Domus Romane di Palazzo Valentini | Attraction Guides | History Hit

About Domus Romane di Palazzo Valentini

The Domus Romane is an incredible Roman site found underneath the 16th century villa Palazzo Valentini, and located close to Trajan’s Forum in the heart of what was once the centre of Imperial Rome.

This relatively new ancient site opened to the public in 2010 and is located close to Rome’s Piazza Venezia. It contains the remains of a Roman era house – or ‘Domus’ – dating to the imperial era and probably belonging to the wealthier elements of Roman society.

Visitors can explore all aspects of the ancient house, including the structure itself, the various chambers, living areas, bathrooms, kitchens, mosaics and even decorative wall frescoes – with the additional option of seeing it all brought back to life through a virtual journey. As well as the archaeological ruins themselves, the Domus Romane comes alive through a series of sophisticated light shows that recreate what the villas would have looked like. Visitors can also expolore a range of virtual reconstructions, interactive displays and films. A model of the area as it appeared in Roman times showing the various stages of the Domus Romane completes the tour.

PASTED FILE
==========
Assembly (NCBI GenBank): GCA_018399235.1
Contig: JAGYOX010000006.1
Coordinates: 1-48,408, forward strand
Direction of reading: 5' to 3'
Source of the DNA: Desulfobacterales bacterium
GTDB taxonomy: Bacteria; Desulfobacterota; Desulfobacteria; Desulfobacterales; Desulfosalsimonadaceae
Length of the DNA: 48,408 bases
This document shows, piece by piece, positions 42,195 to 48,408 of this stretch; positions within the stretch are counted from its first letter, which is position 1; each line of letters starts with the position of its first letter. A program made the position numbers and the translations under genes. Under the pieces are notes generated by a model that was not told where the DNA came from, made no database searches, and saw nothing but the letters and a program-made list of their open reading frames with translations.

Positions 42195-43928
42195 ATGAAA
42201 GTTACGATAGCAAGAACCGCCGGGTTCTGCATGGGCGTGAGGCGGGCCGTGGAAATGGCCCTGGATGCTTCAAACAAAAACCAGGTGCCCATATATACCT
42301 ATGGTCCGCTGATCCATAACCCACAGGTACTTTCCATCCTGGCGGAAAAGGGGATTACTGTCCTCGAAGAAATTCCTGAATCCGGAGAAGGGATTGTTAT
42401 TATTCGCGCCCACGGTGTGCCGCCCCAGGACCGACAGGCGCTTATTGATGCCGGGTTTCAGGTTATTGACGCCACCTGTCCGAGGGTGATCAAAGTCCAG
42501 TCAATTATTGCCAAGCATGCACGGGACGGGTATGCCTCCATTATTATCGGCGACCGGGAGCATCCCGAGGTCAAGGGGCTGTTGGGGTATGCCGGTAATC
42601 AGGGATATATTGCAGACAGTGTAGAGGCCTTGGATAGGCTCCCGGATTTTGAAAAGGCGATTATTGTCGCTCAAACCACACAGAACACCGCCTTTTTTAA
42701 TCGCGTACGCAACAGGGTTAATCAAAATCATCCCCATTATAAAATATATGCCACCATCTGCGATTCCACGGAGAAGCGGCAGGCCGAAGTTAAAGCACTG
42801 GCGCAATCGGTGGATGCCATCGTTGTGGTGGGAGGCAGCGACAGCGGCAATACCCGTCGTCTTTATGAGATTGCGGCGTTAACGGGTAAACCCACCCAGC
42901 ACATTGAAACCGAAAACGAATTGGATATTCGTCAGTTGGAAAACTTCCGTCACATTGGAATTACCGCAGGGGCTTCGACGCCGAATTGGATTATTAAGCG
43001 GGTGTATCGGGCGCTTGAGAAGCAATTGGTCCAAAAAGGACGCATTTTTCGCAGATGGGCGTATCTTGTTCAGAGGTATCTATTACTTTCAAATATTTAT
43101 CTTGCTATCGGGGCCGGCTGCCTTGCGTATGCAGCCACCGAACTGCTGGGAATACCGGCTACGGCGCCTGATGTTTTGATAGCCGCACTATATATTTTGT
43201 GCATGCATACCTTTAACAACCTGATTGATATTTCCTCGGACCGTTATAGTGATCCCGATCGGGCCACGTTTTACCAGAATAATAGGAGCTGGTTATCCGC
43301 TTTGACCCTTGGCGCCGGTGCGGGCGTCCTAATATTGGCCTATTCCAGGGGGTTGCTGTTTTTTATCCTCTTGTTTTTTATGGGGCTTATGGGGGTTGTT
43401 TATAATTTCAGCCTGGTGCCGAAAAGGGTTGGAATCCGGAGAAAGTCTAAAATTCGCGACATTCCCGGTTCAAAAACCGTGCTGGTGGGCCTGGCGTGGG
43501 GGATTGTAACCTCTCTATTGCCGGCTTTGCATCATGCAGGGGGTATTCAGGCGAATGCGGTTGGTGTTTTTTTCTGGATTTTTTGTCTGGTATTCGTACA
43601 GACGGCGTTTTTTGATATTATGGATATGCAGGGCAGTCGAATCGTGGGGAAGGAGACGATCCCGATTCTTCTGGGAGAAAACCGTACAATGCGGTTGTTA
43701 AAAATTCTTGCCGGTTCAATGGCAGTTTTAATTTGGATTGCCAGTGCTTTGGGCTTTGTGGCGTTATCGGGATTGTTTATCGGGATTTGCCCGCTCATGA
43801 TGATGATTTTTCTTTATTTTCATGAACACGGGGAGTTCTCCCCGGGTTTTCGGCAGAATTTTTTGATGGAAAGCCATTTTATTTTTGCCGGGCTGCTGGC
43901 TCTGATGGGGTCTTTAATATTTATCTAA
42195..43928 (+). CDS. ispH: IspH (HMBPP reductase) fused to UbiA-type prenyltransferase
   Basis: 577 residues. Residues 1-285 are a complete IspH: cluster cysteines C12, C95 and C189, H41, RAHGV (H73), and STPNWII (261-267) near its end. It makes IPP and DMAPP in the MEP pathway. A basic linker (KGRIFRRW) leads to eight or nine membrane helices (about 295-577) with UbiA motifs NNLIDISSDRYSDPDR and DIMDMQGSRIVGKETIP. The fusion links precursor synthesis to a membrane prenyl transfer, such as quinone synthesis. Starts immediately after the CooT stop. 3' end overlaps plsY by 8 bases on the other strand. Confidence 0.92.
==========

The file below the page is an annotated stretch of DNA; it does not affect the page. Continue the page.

Even before the opening of the Roman villa, Palazzo Valentini itself was already an important site in Rome – being the Provincial Council headquarters – and dating back to the end of the 16th century. At the beginning of the 18th century, the palazzo was rented to Prince Ruspoli and his family and, among others, was lived in by the composer George Frideric Handel, of Water Music fame. In 1873, after the palazzo became the property of the Provincial Deputation of Rome, renovation work was carried out and new extensions were added to turn it into the Provincial Council headquarters.

However, it was when excavations were carried out in 2005 that a startling find was revealed, the remains of a 20,000 square-foot, 4th century AD Roman villa complex alongside those of a private thermal bath. It transpired that when Palazzo Valentini was built the 16th century builders filled in the site, unwittingly preserving the villa for prosperity.